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dadhad2323

transferring files between xp and mandrake 10.0 using a router

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Hello,

I have an xp machine and a machine that has mandrake 10.0 connected through a netgear router. I am a newbie to mandrake and networking and my question is how to transfer files between the two machines?

Thank you in advance,

David

 

[Edited by dadhad2323 on 2004-07-10 05:37:56]

 

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Hey Martouf,

Thank you for your response.

I know how to set up the file share on the xp machine, but how do I configure it on the mandrake machine. I read what you said, although it was over my head being a newbie and all.

It is funny...

I troubleshoot DSL conductivity at my work at a call center and sometimes when troubleshooting I ask customers to 'right click' or type something in the 'address bar', and they have no idea what I am saying. Likewise, I feel like I am in the same boat when it comes to my question. I was wondering if you could give me a more detailed explanation on configuring the mandrake machine and how do I use it after I configure it.

 

Thank you in advance,

David

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Hi,

I'm not gonna help you here, i'm just here to say that i'm in the same boat!

I work on Windows PC's and i think i'm fairly good at both HW and SW on all windows based apps and hardware.

Since i put on linux i feel like i did when i got my first new PC 10 years ago. I plugged it in, turned it on and sat clicking on things for 10 mins and then switched it off and went down to watch telly!

Its hard to be on the other end. When you said things like "go into control panel" and the guy hadn't a clue what you were on about and now other people are saying to you "just install kernel 2.4.25" and you're frantically replying "could you gimme that step-by-step!!!"

 

So the newbies aren't just dumb, were 'Selectively VERY Dumb!'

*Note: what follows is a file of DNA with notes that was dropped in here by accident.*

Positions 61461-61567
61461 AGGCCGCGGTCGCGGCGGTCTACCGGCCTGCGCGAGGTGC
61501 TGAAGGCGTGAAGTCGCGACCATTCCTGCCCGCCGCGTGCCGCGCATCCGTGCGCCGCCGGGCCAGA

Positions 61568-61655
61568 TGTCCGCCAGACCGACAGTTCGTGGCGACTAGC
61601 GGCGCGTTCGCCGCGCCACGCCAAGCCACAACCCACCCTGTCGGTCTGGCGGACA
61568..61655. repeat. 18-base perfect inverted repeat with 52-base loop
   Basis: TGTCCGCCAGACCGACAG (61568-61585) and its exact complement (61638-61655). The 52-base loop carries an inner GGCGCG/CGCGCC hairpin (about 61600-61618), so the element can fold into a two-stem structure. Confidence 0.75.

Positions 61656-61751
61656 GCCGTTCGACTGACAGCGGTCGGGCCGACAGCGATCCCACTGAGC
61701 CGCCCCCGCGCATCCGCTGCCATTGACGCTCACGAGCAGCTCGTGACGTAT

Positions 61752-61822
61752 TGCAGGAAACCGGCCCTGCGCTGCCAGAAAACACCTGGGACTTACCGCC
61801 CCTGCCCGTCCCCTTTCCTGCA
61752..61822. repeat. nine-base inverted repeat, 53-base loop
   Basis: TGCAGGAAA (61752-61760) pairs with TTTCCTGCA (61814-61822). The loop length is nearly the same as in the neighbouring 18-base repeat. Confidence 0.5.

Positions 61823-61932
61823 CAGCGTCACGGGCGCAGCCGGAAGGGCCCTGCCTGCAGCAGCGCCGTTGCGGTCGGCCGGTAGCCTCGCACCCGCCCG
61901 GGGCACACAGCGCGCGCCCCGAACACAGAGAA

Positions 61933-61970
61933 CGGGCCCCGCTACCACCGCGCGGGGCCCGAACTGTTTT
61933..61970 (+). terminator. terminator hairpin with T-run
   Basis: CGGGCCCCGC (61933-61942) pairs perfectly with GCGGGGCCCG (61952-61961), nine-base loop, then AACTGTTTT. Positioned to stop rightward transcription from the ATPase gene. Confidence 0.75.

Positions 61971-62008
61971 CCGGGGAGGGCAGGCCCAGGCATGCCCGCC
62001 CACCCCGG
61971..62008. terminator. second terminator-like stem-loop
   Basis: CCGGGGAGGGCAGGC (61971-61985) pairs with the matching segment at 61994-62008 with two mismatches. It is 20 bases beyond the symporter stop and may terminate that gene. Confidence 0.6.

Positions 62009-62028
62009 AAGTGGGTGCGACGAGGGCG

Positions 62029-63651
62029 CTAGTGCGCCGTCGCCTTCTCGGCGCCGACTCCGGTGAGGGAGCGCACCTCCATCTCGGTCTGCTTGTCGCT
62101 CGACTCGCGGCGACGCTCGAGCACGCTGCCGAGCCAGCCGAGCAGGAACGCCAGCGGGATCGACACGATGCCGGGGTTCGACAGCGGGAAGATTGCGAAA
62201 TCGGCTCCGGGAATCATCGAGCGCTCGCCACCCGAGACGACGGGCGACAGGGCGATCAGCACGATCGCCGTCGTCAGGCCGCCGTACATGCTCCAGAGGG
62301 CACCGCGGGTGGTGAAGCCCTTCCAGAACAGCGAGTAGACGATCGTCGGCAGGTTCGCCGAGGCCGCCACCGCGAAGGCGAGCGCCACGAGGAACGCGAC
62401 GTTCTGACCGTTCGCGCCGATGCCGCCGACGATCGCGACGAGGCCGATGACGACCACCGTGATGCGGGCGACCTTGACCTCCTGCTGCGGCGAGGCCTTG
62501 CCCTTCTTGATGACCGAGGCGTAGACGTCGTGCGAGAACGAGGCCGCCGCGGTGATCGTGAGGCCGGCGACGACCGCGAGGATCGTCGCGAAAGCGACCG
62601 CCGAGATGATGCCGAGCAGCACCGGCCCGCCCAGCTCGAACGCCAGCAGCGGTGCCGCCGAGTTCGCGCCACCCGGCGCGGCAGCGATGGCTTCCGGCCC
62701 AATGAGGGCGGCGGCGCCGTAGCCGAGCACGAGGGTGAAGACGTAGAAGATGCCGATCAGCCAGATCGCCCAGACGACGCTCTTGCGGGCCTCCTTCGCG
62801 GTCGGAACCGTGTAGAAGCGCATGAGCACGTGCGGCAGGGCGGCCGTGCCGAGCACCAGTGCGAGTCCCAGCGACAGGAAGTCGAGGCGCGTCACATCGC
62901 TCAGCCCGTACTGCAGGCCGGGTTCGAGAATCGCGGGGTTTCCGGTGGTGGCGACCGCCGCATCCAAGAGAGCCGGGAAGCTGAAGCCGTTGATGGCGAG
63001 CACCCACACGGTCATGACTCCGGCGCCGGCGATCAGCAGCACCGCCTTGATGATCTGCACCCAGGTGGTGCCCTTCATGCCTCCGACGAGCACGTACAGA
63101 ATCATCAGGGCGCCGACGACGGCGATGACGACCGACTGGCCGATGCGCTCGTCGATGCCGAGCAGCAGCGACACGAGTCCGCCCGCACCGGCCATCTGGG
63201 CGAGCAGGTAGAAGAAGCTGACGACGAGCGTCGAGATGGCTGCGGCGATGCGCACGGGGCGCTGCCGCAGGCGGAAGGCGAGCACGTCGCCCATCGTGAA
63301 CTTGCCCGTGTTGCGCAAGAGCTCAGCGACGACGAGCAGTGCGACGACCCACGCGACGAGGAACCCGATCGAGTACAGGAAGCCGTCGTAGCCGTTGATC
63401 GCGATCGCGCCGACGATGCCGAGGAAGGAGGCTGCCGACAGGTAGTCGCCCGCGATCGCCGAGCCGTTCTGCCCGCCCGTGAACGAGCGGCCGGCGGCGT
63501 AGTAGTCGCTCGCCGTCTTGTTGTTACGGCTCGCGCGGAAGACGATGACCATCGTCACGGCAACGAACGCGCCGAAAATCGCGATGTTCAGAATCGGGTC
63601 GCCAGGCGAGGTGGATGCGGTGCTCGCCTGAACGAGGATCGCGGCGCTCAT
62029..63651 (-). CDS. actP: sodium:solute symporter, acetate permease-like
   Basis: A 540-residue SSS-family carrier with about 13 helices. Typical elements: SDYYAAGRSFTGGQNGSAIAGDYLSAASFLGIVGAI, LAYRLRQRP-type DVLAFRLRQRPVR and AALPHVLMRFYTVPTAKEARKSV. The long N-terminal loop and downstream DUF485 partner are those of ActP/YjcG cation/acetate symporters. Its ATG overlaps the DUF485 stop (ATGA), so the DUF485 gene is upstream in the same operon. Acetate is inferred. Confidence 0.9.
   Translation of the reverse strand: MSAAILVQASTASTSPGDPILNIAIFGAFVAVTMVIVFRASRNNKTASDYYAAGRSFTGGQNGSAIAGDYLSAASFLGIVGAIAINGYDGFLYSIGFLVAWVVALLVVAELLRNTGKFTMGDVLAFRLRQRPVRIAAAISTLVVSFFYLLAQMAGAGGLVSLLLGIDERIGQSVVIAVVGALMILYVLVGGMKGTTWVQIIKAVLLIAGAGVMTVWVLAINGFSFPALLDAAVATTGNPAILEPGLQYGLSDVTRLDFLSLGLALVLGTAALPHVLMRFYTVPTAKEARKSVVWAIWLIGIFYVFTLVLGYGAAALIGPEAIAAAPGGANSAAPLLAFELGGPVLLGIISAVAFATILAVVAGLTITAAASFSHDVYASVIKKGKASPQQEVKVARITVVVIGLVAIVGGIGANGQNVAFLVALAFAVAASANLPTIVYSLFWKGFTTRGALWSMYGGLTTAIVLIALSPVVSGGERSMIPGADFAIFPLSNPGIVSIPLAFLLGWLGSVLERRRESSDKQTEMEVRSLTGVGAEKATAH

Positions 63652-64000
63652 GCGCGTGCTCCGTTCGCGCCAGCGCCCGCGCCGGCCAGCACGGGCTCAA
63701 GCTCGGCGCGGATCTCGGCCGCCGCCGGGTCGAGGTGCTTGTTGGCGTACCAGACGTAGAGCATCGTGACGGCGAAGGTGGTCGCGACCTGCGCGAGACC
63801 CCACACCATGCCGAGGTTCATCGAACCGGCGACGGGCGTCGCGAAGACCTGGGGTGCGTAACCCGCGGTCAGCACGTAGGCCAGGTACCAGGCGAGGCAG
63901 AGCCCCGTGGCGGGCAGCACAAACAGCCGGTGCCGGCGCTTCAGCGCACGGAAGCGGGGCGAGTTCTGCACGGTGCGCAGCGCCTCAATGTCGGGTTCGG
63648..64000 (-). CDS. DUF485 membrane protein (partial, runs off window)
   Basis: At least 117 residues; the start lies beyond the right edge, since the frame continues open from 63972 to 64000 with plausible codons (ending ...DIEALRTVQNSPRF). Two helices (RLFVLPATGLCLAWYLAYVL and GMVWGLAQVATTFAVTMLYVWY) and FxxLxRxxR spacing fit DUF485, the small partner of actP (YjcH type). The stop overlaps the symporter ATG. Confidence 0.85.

Good luck with the rest of linux

 

 

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I'm guessing your first order of business is to be able to grab files from your XP host

so you can work with them on your Mandrake host.

 

Check your list of installed packages to be certain you have both 'samba-client' and

'kdeaddons3-konqueror' installed. OK, maybe don't check, but put it on your list

of things you should learn how to do. In the meantime, expect them to be installed

since my quick look at mandrakesoft.com indicates they are both part of the

standard/core/base install (matters not if you've got the 'Discovery',

'PowerPack', or 'PowerPack+' flavors Mandrake 10.

 

You can grab files from your XP host with either a command line utility 'smbclient'

or a GUI much like using Windows Explorer. Your choice.

 

Actually, get used to the idea you not only have choices to make but also TMTOWTDI.

 

Oh, don't know that one? "There's More Than One Way To Do It"

Figure a thing is broke only when you've exhausted all the ways you can do a thing.

 

Getting back to choices: try both ways and go with whichever seems most appropriate

for your goal. Note you probably should know about both since one is not always

the most appropriate for your immediate goal.

 

I'll wager you'll think I'm just making it more of a challenge if I start with the